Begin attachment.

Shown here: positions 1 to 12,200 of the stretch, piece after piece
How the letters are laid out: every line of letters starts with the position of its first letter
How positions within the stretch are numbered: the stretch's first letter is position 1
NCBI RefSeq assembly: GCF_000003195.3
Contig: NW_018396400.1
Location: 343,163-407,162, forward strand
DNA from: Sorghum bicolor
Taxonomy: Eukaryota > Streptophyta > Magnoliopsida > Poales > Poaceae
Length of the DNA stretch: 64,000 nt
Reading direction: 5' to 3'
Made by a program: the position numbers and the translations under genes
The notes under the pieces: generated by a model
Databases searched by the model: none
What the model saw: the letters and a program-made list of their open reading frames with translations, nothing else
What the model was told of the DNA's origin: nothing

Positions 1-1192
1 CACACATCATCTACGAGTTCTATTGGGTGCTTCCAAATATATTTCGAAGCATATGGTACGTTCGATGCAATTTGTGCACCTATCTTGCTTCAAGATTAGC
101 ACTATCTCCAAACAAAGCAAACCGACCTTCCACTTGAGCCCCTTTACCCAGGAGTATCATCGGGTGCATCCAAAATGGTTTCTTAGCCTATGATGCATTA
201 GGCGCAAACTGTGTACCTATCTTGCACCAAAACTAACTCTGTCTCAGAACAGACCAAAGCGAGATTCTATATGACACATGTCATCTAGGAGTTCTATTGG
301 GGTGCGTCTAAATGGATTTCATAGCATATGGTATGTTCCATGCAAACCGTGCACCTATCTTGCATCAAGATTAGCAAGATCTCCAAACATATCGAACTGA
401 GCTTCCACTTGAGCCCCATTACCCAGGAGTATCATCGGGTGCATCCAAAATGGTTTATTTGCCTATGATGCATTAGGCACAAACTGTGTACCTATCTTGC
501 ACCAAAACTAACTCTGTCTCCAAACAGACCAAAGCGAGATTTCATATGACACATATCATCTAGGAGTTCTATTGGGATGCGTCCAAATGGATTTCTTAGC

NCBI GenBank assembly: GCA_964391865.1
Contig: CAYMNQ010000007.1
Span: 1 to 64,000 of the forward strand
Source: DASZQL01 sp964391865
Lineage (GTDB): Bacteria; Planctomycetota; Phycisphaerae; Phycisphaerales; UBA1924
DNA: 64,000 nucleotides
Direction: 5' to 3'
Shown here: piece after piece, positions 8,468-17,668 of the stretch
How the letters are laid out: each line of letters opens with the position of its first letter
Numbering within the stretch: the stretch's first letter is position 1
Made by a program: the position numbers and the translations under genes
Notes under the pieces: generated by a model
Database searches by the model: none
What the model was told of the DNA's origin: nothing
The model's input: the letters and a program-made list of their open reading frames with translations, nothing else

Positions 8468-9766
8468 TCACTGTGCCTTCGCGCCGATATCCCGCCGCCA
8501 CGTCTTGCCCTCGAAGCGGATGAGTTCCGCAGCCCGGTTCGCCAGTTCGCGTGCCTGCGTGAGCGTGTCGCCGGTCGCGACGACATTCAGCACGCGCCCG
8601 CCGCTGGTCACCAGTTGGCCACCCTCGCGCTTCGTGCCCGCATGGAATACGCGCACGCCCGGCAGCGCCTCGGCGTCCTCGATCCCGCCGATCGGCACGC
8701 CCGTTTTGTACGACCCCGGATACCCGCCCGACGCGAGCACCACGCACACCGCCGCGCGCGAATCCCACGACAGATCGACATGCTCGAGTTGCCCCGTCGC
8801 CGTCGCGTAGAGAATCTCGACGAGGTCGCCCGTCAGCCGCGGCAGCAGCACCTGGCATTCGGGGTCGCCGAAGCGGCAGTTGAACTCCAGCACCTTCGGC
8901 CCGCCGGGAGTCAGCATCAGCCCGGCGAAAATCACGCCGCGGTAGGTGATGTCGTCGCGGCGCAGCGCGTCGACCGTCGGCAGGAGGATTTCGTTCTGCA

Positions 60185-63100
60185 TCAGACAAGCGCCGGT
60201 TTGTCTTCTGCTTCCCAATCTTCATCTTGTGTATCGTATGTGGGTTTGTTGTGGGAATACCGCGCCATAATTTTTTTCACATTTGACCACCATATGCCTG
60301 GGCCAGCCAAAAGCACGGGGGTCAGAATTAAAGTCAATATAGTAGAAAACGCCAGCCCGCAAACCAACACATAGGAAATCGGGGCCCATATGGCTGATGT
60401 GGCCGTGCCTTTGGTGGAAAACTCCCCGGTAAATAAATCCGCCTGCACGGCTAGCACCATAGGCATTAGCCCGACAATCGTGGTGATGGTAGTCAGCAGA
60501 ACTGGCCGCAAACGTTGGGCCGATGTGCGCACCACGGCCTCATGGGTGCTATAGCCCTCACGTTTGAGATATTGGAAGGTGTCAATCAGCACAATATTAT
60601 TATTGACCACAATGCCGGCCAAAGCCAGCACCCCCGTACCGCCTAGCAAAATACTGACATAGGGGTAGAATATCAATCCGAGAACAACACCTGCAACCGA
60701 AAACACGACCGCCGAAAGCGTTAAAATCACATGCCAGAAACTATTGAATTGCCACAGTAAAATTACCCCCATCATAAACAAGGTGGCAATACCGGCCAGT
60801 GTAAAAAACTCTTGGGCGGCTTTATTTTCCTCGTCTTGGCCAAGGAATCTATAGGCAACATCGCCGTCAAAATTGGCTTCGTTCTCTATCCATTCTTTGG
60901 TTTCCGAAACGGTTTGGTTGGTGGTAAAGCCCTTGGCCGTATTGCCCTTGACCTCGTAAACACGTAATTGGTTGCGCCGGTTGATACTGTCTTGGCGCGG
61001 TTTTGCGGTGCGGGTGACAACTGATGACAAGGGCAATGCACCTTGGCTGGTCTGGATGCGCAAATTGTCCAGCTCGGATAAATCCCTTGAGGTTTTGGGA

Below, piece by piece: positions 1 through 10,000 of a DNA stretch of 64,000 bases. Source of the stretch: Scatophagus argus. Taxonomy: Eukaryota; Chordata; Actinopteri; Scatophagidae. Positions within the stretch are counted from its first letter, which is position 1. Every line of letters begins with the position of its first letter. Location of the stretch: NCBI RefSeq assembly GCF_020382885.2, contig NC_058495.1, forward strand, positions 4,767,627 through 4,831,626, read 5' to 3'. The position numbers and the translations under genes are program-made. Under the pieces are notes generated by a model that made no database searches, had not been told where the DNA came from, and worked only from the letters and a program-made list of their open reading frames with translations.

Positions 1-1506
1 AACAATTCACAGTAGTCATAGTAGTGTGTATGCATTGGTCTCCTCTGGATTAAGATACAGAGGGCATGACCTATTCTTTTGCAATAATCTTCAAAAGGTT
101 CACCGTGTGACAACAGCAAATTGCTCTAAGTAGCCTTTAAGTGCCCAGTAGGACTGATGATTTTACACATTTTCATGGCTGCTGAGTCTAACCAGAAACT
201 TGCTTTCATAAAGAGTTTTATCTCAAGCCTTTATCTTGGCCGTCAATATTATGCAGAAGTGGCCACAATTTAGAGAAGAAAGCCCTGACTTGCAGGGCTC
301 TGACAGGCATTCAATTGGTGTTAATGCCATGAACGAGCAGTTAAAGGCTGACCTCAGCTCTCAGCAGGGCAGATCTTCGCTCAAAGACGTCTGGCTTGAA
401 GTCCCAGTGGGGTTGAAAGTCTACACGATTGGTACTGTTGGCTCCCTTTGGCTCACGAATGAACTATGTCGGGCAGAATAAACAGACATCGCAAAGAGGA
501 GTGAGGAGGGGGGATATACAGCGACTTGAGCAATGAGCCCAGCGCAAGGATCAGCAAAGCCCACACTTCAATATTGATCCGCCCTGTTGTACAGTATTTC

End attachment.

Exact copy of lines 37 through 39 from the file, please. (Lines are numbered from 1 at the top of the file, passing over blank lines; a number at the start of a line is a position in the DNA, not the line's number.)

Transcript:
The model's input: the letters and a program-made list of their open reading frames with translations, nothing else

Positions 8468-9766
8468 TCACTGTGCCTTCGCGCCGATATCCCGCCGCCA